Explore how cultural differences affect diet and nutrition, and how an English-speaking nutritionist in Madrid can help combining cultural dietary practices with healthy eating habits.

Moving to another country often involves significant changes in lifestyle habits, including eating habits. These changes can be due to a variety of factors, and it is important to be prepared to adapt to new practices and environments. The timing of (late) meals, for example, is something that comes as a big surprise to foreigners when they move to live in Spain.

In our country, food has a significant cultural, social, and economic importance as well as playing a central role in people’s daily lives. Spanish gastronomy is internationally renowned for its diversity, richness of flavours and the importance given to fresh, local ingredients. In addition, the socialising around food reflects the richness of the Spanish culinary tradition.

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Cultural differences of food in Spain

This deep-rooted tradition of Spanish food can have a negative impact on the eating habits of people moving to Spain. It must be understood that cultural differences can have a significant impact on people’s nutrition. Here are some ways in which cultural differences can affect nutrition:

  • Food preferences: Cultures have different preferences for tastes, textures, and types of foods. For example, some cultures may base their diet on spicier foods, while others may prefer milder or sweeter foods. These preferences can affect food choices and thus, the nutritional quality of the diet.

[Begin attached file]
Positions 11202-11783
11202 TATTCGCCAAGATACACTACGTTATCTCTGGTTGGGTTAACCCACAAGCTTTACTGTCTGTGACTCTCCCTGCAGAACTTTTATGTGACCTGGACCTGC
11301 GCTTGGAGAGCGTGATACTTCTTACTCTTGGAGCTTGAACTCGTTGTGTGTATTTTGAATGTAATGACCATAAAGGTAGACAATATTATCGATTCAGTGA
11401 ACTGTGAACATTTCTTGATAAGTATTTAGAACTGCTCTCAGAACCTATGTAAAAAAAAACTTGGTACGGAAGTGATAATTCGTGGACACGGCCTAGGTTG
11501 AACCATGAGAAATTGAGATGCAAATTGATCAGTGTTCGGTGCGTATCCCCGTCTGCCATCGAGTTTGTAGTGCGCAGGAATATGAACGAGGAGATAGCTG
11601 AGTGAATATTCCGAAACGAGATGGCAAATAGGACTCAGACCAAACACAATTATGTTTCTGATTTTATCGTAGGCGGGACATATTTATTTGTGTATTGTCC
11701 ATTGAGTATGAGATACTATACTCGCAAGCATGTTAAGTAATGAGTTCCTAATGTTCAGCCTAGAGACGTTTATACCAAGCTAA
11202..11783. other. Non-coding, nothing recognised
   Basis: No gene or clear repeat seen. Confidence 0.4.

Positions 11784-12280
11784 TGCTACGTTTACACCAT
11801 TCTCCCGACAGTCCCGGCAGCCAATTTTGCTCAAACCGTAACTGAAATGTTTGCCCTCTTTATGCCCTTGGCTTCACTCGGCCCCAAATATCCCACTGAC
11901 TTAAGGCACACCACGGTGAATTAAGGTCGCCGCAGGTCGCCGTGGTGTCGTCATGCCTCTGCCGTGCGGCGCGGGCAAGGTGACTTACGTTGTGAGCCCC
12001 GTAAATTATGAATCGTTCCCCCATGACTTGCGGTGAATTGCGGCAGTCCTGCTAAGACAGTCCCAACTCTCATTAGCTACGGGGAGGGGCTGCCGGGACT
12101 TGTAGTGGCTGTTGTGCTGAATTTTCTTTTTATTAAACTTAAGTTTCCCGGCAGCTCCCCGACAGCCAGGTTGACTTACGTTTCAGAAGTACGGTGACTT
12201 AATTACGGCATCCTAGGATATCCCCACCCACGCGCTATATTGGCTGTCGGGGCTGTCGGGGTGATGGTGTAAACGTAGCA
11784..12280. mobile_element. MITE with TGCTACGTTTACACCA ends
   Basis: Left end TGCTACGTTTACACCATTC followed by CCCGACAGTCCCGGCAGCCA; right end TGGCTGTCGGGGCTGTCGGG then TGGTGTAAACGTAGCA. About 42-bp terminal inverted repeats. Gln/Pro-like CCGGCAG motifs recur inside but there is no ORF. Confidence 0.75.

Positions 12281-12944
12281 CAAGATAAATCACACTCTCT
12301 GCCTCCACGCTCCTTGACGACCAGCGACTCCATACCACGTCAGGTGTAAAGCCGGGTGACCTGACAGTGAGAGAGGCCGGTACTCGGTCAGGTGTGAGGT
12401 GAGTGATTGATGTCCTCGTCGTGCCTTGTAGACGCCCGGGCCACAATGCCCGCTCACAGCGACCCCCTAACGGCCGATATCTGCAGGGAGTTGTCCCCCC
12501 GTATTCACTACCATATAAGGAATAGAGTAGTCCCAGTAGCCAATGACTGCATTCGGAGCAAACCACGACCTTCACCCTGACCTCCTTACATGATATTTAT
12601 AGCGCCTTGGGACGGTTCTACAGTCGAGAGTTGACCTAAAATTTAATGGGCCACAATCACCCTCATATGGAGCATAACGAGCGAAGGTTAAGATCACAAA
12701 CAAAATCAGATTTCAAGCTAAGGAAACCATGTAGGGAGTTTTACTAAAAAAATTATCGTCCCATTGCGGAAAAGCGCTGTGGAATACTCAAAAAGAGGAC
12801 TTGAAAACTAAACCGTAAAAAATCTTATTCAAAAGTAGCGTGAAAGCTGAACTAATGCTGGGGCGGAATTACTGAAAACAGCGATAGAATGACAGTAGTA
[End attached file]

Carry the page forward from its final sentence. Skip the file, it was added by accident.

• Dietary patterns: Cultures also have specific dietary patterns, which may influence the frequency and quantity of meals consumed. Some cultures may have a habit of eating several small meals throughout the day, while others may opt for larger meals at certain times.
  • Symbolic meanings of food: Food may have symbolic meanings in different cultures. Some foods may be associated with celebrations, rituals, or special events. This may influence the amount and type of food consumed on certain occasions, affecting nutritional intake.
  • Food availability: The availability of certain foods may vary according to geographical region and climatic conditions. This can affect the variety and quantity of food available in each culture, which in turn influences the nutrition of the population.
  • Social norms: Social norms around food, such as the acceptance or rejection of certain foods, can be strongly influenced by culture. These norms can affect food choices and quantity consumed.
  • Gender roles: In some cultures, gender roles can affect nutrition, as expectations about who cooks, buys food, or decides about meals may vary. This can influence the quality and quantity of food consumed by different members of society.
  • Tradition and intergenerational transmission: Recipes and food practices are often passed down from generation to generation. Culinary traditions can influence the choice of foods and how they are prepared, which affects the nutritional quality of the diet.
  • Religious beliefs: Religious beliefs may have specific dietary restrictions that affect eating habits. For example, some religions may prohibit certain types of meat or processed foods.
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How to find a balance between diet and culture

Finding a balance between diet and culture is essential to promote healthy and sustainable eating habits. Often moving to another country is synonymous with changes in our eating patterns, which can have a negative impact on our health. Seeing a Spanish nutritionist who speaks English and has lived in Australia can be beneficial for us as she will consider the following aspects: